Bishop L. Robinson

Bishop L. Robinson speaks at a press conference in 1999 regarding the termination of Gilberto de Jesus and other Department of Juvenile Justice officials following The Sun's story on boot camps. He was named acting Secretary for the Department of Juvenile Justice. (LINDA COAN, The Baltimore Sun / December 15, 1999)

Bishop Lee Robinson Sr., the city's first African-American police commissioner who began his 50-year law enforcement career with the Baltimore Park Police and went on to lead two state agencies, died Monday of Alzheimer's disease and dementia at Gilchrist Hospice Care in Towson. The longtime Homeland resident was 86.

After steadily rising through the ranks of the city Police Department, Mr. Robinson was named commissioner in 1984 by then-Mayor William Donald Schaefer. He went on to become the state's secretary of public safety and correctional services in Mr. Schaefer's administration and was secretary of juvenile justice under Gov. Parris N. Glendening.

"He was the first person when Schaefer became governor he chose to head a state agency. Schaefer had a huge amount of respect for Bishop," said Mary Ann Saar, former secretary of the Department of Public Safety and Correctional Services.

"Bishop was running a huge operation — 12,000 employees and a billion-dollar budget. He went in early and came home late," Ms. Saar said. "He knew how to talk to people, and he knew how to get information. That's what made him a good police officer."

"He was one of the few people I asked to stay on — he was so good," said Mr. Glendening. "Bishop Robinson had a presence about him. You knew when he was in a room. It was not arrogance. It was his personal confidence. He was strong and tough but was genteel when you spoke to him personally. My conversations with him were calm and professional."

The son of John Robinson, a laundry worker, and Pearl Robinson, a homemaker, Mr. Robinson was born in Baltimore and raised at the McCulloh Homes on the city's west side.

In a 1997 Baltimore Sun interview, Mr. Robinson recalled a vastly different time growing up at the McCulloh Homes, when residents could enjoy summer evenings sitting in its courtyard and "nobody was running through with a Tec-9."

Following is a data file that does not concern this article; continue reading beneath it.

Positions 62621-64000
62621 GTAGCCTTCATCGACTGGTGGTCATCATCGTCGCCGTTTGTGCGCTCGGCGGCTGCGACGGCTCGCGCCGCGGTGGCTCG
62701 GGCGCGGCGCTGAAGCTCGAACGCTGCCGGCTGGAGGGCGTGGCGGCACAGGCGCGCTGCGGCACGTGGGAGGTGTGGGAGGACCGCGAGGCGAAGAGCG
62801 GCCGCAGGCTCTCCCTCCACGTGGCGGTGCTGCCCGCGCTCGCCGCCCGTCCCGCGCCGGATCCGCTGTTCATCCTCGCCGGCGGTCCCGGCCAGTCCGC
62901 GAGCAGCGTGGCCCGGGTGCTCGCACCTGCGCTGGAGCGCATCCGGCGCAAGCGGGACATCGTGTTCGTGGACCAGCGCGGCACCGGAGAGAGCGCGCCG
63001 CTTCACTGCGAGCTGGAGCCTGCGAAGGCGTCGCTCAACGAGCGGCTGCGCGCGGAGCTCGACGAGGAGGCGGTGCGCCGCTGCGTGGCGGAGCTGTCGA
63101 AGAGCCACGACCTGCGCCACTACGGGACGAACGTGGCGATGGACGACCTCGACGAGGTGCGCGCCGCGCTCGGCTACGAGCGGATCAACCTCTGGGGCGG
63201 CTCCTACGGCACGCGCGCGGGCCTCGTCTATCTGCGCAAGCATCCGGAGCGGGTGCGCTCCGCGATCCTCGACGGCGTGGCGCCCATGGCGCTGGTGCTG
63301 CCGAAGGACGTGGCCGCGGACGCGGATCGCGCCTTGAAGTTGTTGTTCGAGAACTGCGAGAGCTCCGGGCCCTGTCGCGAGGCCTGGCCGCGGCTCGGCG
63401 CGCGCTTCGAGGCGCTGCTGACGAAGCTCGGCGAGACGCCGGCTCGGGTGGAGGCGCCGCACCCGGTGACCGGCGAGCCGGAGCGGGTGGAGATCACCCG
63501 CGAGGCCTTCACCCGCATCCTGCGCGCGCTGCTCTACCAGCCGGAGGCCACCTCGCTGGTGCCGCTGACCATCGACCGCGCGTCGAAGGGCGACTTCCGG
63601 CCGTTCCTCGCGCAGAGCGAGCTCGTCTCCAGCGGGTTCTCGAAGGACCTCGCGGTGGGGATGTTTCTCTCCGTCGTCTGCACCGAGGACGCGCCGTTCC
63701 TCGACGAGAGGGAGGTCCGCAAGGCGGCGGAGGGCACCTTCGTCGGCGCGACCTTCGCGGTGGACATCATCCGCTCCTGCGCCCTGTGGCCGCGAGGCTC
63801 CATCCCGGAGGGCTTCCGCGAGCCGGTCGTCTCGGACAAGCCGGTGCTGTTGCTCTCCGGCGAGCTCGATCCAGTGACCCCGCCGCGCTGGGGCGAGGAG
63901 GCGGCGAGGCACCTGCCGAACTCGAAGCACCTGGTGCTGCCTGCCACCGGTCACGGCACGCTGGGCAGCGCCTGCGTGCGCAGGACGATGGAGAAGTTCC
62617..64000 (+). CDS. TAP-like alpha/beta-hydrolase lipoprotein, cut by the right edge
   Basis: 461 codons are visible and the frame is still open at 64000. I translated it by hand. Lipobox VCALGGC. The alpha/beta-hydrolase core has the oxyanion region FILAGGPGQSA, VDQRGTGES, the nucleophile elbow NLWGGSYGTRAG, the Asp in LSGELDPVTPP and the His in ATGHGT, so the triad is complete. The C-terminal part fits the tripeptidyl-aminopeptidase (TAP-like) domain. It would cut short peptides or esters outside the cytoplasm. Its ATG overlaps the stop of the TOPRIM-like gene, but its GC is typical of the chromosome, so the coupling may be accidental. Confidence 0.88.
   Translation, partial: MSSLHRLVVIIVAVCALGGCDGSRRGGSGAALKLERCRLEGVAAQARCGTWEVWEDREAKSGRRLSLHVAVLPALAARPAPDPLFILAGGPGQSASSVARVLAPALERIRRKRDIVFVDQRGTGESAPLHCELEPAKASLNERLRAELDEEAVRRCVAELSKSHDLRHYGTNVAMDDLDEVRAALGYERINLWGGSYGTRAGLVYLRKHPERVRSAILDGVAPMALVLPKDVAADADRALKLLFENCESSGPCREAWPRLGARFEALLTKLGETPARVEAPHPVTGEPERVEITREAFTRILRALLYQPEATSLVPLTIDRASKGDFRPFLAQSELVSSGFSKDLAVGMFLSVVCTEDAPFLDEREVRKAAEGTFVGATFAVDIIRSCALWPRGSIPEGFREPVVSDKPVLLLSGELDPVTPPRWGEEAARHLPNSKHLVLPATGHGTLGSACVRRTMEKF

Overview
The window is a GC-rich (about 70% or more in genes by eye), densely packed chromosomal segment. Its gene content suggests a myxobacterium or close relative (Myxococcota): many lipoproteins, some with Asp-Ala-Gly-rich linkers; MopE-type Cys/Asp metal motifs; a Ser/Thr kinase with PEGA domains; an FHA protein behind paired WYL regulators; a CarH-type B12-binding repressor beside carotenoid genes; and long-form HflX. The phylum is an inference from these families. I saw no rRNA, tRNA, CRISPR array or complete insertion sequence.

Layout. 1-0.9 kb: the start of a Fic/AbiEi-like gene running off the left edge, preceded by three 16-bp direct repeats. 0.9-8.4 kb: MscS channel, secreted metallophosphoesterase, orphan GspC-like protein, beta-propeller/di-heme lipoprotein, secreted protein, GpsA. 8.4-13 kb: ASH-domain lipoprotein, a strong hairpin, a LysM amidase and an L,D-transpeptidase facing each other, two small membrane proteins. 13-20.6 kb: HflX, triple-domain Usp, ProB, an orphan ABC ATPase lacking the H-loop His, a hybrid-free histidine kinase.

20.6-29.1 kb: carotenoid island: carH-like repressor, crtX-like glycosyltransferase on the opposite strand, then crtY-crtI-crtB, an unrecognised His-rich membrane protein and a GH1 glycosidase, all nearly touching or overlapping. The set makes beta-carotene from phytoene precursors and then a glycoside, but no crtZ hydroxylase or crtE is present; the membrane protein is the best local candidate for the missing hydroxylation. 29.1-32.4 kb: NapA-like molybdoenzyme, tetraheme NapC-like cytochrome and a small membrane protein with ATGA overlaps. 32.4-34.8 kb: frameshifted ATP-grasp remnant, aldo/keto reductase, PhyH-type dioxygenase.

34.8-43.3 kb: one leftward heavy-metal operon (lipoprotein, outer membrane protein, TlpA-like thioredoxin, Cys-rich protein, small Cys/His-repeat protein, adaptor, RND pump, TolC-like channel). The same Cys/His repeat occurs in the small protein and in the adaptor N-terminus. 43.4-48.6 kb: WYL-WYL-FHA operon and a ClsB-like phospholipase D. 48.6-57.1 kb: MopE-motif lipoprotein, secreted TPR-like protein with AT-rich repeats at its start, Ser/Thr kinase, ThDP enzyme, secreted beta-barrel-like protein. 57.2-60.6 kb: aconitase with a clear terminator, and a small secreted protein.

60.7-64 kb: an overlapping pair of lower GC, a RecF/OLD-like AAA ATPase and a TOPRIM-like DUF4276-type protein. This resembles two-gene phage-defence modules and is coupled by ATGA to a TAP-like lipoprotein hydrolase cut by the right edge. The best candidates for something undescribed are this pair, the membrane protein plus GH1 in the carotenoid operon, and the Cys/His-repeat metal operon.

He credited his father, who could not read or write but had a mind for numbers, with making sure he completed his homework each day.

He was a 1945 graduate of Frederick Douglass Senior High School and served in the Army as a clerk typist before being discharged in 1946.

Mr. Robinson earned a bachelor's degree in 1971 from the University of Baltimore, and two years later, a master's degree in education from what is now Coppin State University. He earned his law degree from the University of Baltimore in 1986.

Mr. Robinson joined the Baltimore Park Police in 1951 and locked up his first prisoner that year when he caught a young man smoking marijuana. As commissioner 33 years later, he marveled at the 12,000 drug arrests his officers were making each year.

At the dawn of his law enforcement career, institutional racism was accepted. Black police officers could not patrol white neighborhoods or be assigned police cars.

"This is a man whose life should be celebrated for tearing down barriers by climbing his way to the top of an organization that historically treated African-Americans with disrespect and derision," Mayor Stephanie Rawlings-Blake said in a statement. "But Commissioner Robinson's palpable presence made him a force to be reckoned with. The trail he cut for so many that came after him will be one that should never be forgotten."

Leonard Hamm, city police commissioner from 2004 to 2007, said Mr. Robinson was a "giant in this town, a giant in law enforcement."

"He showed us what we needed to do in the Police Department in order to be successful," Mr. Hamm said of minority officers. "He came from the McCulloh projects, I came from the Cherry Hill projects. When he was made [commissioner], I saw that I could do the same thing."

Mr. Robinson joined the city Police Department on Jan. 17, 1952, as a foot patrolman and later worked for its Criminal Investigation Division. After a brief stint with the Federal Bureau of Narcotics in 1953, he returned to the department in 1954 and was assigned to the Northwestern District. He rejoined criminal investigations later that year.

Mr. Robinson was promoted numerous times and named a lieutenant colonel in 1974. His posts included assignments to the police academy as an instructor; commander of the Eastern District and later the Central Records Division; and area chief of the Patrol Division.

In 1978, Mr. Robinson became a colonel and chief of the Patrol Division, in charge of all nine police districts and the Tactical Division.

Mr. Robinson was named deputy commissioner in 1978 and assigned to the Service Bureau. In 1981, he was assigned to the Operations Bureau, which oversaw the day-to-day operation of the department.

In a 2007 interview with The Baltimore Sun, Mr. Robinson said he "climbed every rank — I didn't miss a step — until Mayor William Donald Schaefer appointed me commissioner in 1984."